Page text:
Acacia: Old Stories, Legends and Folk Tales

by Brenda McCartney

Recently I visited Rum Cay, Bahamas; a place that was extraordinarily comfortable and happy.  Its people and culture transported me to my home Montserrat.  It is remarkable that small communities like Rum Cay, Bahamas and Montserrat, West Indies have so much in common.  Rum Cay had about nine settlements now only one settlement, Port Nelson, remains settled with a population of eighty people most of the original inhabitants have moved to Nassau. Montserrat’s population was displaced because of an active volcano that made two thirds of the island uninhabitable. A Montserratian population once over twelve thousand now has approximately of four thousand with most of the original inhabitants now living in the United Kingdom, the United States and Canada. Also like Montserrat, Rum Cay is very dark and quiet at night; there is a definite stillness outside the populated settlement, only the faint noise of the ocean and a few birds and insects can be heard.

While I was there I learned that Rum Cay has a pond that is called Mermaid Pond. Their legend has it that if a person gets the comb of the mermaid when she surface to plait her hair one will obtain instant wealth.  I was taken a back because Montserrat my island shares a similar legend:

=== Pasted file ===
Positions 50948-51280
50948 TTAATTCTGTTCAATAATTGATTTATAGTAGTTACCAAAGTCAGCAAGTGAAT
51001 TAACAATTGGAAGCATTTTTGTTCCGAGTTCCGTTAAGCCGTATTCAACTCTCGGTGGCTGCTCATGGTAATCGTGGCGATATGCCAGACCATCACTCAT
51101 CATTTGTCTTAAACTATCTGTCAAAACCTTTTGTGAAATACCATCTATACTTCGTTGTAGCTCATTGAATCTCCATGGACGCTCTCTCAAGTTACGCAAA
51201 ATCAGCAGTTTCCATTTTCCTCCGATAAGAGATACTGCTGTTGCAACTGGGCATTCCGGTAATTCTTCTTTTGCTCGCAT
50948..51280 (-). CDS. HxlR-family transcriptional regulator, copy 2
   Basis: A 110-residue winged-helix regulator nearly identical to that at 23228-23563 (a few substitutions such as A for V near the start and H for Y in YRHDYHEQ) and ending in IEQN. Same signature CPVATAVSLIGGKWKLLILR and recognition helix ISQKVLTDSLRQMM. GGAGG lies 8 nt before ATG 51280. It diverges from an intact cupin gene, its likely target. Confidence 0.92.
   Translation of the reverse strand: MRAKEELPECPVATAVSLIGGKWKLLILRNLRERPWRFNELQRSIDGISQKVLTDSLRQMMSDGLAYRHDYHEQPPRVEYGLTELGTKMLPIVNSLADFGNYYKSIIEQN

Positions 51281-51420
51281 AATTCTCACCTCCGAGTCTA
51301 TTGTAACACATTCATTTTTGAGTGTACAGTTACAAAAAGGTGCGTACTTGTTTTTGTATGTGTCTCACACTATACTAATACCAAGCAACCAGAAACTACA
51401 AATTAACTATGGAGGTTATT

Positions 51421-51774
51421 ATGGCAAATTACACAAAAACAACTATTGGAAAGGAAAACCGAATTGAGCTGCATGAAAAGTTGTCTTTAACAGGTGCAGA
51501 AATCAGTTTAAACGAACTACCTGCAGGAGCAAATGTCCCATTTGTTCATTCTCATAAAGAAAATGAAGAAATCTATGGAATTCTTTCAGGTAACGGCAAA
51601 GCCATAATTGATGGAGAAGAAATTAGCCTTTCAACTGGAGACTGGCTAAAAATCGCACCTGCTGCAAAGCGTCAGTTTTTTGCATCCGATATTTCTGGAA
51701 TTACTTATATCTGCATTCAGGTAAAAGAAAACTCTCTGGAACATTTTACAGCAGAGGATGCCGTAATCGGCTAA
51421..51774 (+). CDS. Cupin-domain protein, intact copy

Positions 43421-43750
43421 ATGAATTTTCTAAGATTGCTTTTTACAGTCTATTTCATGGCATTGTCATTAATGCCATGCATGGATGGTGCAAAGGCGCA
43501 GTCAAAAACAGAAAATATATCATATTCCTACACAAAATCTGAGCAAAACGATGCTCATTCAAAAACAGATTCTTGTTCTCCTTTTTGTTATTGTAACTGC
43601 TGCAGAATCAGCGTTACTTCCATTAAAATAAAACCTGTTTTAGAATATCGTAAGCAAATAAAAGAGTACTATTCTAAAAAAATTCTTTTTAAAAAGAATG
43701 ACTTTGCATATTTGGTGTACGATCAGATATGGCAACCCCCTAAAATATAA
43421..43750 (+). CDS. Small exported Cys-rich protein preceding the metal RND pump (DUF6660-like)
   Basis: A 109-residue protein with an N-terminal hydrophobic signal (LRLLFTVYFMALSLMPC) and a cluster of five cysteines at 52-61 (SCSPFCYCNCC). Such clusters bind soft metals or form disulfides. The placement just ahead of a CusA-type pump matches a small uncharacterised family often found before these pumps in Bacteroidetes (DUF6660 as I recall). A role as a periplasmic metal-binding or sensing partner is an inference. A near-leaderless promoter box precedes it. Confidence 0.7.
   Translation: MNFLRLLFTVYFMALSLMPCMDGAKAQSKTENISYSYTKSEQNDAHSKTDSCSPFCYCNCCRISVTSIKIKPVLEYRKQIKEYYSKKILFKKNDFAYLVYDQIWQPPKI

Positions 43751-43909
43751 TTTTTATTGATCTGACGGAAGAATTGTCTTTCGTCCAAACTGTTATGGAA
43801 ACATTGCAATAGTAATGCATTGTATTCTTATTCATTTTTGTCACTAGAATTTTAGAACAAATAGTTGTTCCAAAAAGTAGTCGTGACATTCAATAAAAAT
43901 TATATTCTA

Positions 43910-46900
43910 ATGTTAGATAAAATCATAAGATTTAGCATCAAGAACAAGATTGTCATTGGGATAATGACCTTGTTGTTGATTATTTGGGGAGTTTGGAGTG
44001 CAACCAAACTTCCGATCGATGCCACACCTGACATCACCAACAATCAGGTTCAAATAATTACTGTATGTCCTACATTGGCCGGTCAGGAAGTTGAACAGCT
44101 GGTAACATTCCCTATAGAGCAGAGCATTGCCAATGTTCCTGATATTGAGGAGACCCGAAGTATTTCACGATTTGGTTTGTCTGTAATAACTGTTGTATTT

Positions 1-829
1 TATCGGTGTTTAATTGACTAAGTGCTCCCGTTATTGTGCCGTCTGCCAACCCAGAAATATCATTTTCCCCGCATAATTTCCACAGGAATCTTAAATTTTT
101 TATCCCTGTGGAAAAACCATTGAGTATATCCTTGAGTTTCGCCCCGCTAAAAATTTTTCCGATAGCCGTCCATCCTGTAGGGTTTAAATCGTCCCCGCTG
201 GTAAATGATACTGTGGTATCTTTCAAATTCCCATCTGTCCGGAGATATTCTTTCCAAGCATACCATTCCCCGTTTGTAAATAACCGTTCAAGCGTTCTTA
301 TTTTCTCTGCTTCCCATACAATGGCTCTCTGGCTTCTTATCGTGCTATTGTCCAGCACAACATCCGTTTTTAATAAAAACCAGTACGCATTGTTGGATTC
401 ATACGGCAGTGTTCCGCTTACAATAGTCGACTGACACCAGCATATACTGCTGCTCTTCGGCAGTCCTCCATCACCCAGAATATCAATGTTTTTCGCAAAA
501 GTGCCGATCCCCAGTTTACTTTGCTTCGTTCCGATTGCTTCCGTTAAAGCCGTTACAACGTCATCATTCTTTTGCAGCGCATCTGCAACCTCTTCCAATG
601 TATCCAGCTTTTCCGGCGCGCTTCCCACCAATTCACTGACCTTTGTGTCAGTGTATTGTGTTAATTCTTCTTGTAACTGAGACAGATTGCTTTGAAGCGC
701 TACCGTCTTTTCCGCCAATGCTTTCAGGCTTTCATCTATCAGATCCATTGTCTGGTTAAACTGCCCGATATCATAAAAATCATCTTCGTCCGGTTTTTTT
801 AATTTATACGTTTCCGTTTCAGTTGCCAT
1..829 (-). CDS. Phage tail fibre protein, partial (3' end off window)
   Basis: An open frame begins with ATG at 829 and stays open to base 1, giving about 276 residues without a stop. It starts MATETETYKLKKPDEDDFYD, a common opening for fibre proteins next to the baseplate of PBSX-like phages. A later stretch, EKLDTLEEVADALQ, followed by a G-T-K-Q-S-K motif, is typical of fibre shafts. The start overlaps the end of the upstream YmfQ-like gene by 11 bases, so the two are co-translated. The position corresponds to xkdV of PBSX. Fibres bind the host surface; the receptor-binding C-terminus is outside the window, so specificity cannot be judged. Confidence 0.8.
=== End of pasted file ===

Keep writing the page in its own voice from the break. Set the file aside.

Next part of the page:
There is a white mermaid who appears at the top of Chances Pond every Easter at midnight. Hundreds of Islanders would climb Chances Mountain which is 3002ft using torches. They said that one must arrive before dawn take the mermaids comb from her and ran to the sea before they could be caught they would be rich for life.

The Montserratian legend varies a bit from the one told in Rum Cay but the premise is the same.  Who can tell how far this legend is spread or where it really first originated?

There are so many old stories, legends, folk tales that I have come across in my reading and travels. Could it be that the legends were started to explain the night-time or silence of dusk? Could it also be that there was a similar legend in Africa and slaves took these stories with them where they settled? Or is it that these legends coincidentally evolved simply to entertain children and give hope and provide humor. If we compared Rum Cay and Montserrat to places like Nassau and United Kingdom both centers of migration we will see that many old legends and folk tales are being and have been lost? Will the next two generations know about our old stories that shaped our culture and made us who we are as these legends?

Do you know of similar stories that your ancestors told? I urge you to share your stories with the world, so that we may learn more about each other and so that those narratives are not forgotten forever.

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